Civvy Life – Jonathan Young

Civvy Life – Jonathan Young

By Claudia Foxcroft

Jonathan was encouraged by his family to join the Royal Engineers as a 16-year-old in 1996. He Served until 2003, having gained several useful qualifications.

Did you enjoy the Forces?

I was initially going to go to university and do design work, but then I found out that I could get a design trade in the Royal Engineers. I was quite surprised by that.

So, of course, from my combat engineering, I went to Chatham and did my class two design draftsman qualification and I also gained a HNC in building studies and architectural design, as well as a City & Guilds in computer-aided design (CAD) which is a civilian qualification.

We went on a lot of jaunts around the world doing small scale construction. I had that design background.

How was resettlement?

Resettlement was helpful in understanding what to expect but I already knew what I wanted to do, and that was to go into design work. I had qualifications that I gained while I was in the Forces. I went straight into an architects’ firm in Exeter, where I spent seven years.

How did you become a Damp Detectives franchisee?

I took voluntary redundancy from the architects’ because I actually wanted to work for myself. So, I took the skills that I had gained from my time in the Forces; being very meticulous about how I do my work. I set up my own little business doing extensions, new builds, basic planning applications and design packages for domestic properties.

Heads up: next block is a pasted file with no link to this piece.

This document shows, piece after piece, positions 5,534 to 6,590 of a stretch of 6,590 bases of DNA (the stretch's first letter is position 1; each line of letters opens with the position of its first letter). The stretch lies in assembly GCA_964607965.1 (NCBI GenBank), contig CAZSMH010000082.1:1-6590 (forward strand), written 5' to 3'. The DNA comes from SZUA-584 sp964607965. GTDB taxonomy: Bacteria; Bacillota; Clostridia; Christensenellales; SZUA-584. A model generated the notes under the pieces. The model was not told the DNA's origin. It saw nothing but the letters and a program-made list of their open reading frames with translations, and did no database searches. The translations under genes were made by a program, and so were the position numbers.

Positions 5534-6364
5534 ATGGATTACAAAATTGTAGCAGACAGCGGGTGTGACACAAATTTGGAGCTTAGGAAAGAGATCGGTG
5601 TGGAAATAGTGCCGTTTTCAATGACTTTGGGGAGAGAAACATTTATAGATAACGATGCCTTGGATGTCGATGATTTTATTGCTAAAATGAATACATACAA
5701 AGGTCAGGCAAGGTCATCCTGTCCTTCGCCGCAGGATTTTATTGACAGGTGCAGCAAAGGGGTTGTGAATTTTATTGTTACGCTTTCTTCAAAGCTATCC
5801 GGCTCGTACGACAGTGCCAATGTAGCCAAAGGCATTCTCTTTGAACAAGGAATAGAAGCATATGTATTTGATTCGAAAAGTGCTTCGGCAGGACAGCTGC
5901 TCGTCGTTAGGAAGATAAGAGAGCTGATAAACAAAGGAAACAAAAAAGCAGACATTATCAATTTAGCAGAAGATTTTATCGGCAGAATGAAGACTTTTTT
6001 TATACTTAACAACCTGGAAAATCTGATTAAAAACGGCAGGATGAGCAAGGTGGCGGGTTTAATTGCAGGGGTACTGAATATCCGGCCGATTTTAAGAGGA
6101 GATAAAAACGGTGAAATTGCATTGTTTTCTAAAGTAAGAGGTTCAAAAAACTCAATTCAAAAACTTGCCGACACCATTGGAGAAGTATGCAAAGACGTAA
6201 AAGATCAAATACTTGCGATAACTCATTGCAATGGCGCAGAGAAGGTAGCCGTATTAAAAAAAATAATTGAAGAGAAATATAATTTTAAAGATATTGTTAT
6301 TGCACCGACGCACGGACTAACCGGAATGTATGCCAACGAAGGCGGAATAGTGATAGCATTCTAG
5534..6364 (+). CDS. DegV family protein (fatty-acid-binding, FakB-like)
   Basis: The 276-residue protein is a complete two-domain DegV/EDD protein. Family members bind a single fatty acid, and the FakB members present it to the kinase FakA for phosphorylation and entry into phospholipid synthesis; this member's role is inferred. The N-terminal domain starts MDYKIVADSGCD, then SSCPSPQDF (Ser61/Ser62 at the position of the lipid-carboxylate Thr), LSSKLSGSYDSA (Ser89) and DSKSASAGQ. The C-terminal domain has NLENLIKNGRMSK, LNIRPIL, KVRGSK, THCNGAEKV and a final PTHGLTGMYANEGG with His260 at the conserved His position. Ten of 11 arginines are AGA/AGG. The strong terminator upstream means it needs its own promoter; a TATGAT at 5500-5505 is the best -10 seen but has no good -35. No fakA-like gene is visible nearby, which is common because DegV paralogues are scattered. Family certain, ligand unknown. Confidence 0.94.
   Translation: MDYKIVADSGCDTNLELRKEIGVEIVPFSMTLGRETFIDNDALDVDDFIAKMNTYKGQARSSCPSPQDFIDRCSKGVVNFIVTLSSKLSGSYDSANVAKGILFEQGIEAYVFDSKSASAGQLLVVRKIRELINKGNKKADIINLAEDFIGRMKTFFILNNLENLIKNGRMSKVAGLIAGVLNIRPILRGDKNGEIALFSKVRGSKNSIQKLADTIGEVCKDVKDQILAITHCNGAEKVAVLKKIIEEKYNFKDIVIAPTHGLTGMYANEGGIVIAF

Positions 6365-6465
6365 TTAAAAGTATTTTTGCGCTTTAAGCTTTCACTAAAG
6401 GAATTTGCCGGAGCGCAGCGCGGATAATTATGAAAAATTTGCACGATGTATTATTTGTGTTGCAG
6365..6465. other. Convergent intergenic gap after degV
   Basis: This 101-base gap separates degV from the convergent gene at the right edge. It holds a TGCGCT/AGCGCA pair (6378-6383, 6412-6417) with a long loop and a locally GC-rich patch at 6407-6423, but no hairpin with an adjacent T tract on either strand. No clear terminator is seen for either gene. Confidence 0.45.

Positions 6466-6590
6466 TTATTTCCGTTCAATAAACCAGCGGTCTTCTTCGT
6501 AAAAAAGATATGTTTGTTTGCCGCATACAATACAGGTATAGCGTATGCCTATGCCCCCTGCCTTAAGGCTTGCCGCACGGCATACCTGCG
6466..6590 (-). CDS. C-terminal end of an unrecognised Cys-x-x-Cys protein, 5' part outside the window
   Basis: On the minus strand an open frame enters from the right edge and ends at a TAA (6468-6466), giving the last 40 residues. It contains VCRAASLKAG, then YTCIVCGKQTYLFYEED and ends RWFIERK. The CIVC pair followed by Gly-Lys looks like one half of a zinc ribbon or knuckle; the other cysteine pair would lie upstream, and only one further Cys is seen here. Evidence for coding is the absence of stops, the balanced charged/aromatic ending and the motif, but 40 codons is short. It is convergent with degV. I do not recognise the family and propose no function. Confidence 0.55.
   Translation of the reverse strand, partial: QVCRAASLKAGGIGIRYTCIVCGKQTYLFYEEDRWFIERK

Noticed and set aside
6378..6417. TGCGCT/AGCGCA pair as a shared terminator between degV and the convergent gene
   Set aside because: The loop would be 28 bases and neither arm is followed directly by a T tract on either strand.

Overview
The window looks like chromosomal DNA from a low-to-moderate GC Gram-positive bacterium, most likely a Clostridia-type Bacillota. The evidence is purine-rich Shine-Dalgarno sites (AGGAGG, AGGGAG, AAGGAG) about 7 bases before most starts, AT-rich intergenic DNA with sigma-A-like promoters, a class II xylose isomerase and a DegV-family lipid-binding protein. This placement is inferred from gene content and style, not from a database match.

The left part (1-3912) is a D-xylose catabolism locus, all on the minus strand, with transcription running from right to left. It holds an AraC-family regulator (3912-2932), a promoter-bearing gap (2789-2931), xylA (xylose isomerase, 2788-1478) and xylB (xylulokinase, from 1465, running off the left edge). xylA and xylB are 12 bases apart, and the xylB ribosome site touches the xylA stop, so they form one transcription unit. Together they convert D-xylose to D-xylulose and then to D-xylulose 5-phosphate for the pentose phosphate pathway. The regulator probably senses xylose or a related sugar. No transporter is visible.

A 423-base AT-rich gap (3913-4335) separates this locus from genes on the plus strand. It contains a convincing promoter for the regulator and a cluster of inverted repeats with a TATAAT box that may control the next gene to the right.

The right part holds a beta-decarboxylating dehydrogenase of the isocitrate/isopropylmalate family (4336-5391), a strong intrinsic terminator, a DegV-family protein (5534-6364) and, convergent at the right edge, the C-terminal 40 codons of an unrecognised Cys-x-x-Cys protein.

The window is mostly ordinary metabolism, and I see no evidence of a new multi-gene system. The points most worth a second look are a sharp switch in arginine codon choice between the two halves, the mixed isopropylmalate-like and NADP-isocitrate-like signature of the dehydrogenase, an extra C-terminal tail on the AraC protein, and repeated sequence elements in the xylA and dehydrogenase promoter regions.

Robert Horne at Damp Detectives is a family friend. So, I got to that point, where I wanted to do something else; itchy feet… He knew that I had done architectural work and understood that I’ve got a massive building background. Suddenly, it kind of coupled together and he actually said to me that my understanding of how buildings work and evolve would very much suit Damp Detectives.

With Damp Detectives you’re looking at how buildings work. We talked further and he even said it was a benefit taking a Service-leaver because, of course, you’re trained to get the job done properly. You’ve got to go through a very meticulous kind of diagnosis of issues relating to buildings.

It was a no-brainer with, what he was potentially offering me and what I could potentially offer him as well.

What advice would you give to Serviceleavers?

Civilian life is completely different to Military life. Put a plan in place to understand what you want to do in civvy street, thinking a year or two before leaving. What will ease it is if you have something that you can drive towards. I see too many people that come to their leaving point and go through resettlement and they assume that resettlement will give you a job; it doesn’t.

“We talked further and he even said it was a benefit taking a Service-leaver because, of course, you’re trained to get the job done properly.”